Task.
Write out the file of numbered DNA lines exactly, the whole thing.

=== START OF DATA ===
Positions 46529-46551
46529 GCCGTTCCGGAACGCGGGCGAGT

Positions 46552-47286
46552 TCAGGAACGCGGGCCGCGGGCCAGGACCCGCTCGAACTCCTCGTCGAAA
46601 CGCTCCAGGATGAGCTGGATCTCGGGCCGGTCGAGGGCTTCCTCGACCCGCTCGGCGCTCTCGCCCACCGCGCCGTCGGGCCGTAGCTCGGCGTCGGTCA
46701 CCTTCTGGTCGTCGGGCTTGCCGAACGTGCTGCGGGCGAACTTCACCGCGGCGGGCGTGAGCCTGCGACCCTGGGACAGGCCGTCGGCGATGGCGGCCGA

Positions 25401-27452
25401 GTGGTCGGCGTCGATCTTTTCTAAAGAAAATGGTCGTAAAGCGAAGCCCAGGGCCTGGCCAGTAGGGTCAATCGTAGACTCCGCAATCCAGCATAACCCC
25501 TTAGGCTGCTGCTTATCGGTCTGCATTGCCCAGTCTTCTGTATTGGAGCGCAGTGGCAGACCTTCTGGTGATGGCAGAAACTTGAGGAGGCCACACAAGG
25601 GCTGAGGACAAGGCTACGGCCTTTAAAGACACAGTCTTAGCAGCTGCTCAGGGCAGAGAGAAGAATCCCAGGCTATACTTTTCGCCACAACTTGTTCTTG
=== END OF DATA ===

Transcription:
Positions 46529-46551
46529 GCCGTTCCGGAACGCGGGCGAGT

Positions 46552-47286
46552 TCAGGAACGCGGGCCGCGGGCCAGGACCCGCTCGAACTCCTCGTCGAAA
46601 CGCTCCAGGATGAGCTGGATCTCGGGCCGGTCGAGGGCTTCCTCGACCCGCTCGGCGCTCTCGCCCACCGCGCCGTCGGGCCGTAGCTCGGCGTCGGTCA
46701 CCTTCTGGTCGTCGGGCTTGCCGAACGTGCTGCGGGCGAACTTCACCGCGGCGGGCGTGAGCCTGCGACCCTGGGACAGGCCGTCGGCGATGGCGGCCGA

Positions 25401-27452
25401 GTGGTCGGCGTCGATCTTTTCTAAAGAAAATGGTCGTAAAGCGAAGCCCAGGGCCTGGCCAGTAGGGTCAATCGTAGACTCCGCAATCCAGCATAACCCC
25501 TTAGGCTGCTGCTTATCGGTCTGCATTGCCCAGTCTTCTGTATTGGAGCGCAGTGGCAGACCTTCTGGTGATGGCAGAAACTTGAGGAGGCCACACAAGG
25601 GCTGAGGACAAGGCTACGGCCTTTAAAGACACAGTCTTAGCAGCTGCTCAGGGCAGAGAGAAGAATCCCAGGCTATACTTTTCGCCACAACTTGTTCTTG